The enquiry was began in 2009 and has lasted over 7 years. Pre-release briefings suggest that the report will be difficult to read due to its excessive length, and that it will distribute blame so widely and thinly that in the end no one is held accountable. But let’s wait and see. Few people would wish their names to go down in history next to the author of the infamous Hutton Report, so perhaps Sir John Chilcot has managed to produce something more credible and useful?
The report publication has certainly been causing concern amongst those most directly responsible for British involvement. Tony Blair and Alistair Campbell, for example, have been working feverishly to ensure that the current labour party leader, Jeremy Corbyn, is deposed before the report is published, but with one day to go it looks like they have failed. Corbyn has stated his intention to call for legal action against Blair if justified by the Chilcot Report, so the stakes are high.
To what extent the report will cover issues around British military casualty reporting, the different methods used for documentation of Iraqi casualties, and accountability for military policy and practice remains unclear. Likewise, it is not clear whether the report will address issues such as British special forces involvement in large scale undercover assassination campaigns, and British involvement in the mistreatment and torture of prisoners of war. So the scope of the report as well as its contents will be of wide interest.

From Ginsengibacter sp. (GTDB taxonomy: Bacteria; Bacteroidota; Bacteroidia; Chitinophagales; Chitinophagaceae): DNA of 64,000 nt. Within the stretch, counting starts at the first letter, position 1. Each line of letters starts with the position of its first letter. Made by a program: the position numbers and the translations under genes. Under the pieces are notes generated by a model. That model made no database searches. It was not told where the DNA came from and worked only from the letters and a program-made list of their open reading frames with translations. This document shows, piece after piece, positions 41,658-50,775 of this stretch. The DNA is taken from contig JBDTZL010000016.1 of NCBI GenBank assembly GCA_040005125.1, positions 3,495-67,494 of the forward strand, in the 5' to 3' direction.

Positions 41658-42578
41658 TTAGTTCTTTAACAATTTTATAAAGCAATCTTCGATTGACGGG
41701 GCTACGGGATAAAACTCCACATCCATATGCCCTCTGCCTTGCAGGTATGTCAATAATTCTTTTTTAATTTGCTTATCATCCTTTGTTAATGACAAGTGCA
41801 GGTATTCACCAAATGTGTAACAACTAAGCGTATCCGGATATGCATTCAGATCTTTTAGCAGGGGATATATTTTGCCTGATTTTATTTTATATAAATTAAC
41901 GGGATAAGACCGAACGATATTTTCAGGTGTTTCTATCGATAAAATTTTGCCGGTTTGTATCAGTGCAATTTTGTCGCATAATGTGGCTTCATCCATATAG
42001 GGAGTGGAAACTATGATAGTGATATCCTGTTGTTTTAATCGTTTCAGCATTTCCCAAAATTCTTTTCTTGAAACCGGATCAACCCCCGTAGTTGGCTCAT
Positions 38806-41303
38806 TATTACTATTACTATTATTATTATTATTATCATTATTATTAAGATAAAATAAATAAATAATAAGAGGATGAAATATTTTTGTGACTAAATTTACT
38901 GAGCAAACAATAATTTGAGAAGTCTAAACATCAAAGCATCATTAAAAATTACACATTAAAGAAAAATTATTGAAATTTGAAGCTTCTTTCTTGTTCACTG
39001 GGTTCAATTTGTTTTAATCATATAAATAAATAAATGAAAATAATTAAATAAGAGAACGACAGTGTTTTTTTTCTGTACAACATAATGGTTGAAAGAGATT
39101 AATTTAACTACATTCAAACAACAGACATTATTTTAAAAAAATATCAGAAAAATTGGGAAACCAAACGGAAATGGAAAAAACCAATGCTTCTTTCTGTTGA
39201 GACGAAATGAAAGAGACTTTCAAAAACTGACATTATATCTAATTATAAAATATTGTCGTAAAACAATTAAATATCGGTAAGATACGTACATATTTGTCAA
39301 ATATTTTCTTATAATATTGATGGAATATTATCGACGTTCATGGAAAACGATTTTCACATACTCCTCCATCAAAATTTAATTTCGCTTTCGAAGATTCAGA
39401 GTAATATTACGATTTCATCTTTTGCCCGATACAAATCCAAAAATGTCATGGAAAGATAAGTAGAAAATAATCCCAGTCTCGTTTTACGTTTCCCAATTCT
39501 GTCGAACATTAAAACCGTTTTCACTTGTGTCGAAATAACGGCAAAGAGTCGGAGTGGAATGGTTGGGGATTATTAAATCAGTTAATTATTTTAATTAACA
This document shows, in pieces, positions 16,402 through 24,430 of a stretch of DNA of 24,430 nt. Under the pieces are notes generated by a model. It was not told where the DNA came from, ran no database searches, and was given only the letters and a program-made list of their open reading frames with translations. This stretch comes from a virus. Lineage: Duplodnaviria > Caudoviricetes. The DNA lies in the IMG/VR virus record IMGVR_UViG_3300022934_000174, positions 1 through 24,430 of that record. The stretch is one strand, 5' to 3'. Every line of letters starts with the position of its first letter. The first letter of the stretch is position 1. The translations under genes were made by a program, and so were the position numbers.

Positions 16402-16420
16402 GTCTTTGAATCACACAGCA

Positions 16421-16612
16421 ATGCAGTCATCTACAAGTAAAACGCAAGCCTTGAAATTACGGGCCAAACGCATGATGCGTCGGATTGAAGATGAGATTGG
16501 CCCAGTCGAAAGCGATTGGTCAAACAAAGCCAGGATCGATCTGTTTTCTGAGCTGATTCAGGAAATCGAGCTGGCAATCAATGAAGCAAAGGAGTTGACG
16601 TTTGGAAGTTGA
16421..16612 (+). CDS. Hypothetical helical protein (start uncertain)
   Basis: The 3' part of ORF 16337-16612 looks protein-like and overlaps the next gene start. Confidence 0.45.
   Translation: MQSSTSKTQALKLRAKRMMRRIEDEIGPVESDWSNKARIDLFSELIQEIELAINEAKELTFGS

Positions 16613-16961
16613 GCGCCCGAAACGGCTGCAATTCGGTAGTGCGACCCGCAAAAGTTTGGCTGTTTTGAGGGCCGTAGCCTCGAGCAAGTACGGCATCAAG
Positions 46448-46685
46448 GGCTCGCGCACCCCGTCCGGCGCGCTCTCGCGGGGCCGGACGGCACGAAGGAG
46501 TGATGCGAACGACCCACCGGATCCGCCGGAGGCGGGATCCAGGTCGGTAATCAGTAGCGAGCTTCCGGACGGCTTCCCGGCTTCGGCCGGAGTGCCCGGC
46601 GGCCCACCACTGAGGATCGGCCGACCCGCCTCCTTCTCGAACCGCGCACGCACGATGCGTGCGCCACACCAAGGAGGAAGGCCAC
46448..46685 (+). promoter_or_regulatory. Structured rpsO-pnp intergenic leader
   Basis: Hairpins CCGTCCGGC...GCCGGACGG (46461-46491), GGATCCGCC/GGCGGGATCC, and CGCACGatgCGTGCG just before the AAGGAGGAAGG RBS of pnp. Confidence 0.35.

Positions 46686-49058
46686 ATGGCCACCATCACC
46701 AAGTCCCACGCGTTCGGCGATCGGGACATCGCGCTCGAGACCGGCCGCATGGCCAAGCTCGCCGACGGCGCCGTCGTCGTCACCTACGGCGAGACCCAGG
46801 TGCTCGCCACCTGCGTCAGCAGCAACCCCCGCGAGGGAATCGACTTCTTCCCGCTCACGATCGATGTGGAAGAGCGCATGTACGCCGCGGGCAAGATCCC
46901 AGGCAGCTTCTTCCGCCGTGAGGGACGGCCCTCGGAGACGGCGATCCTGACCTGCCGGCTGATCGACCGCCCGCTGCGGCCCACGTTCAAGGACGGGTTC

Finally, it is interesting to see the BBC being remarkably robust in its criticism of the British involvement over the last week. Jeremy Bowen’s reports and references to the Chilcot report are getting airtime. Their Panorama documentary is also a good primer and reminder of some of the human issues that the weighty Chilcot Report will be addressing.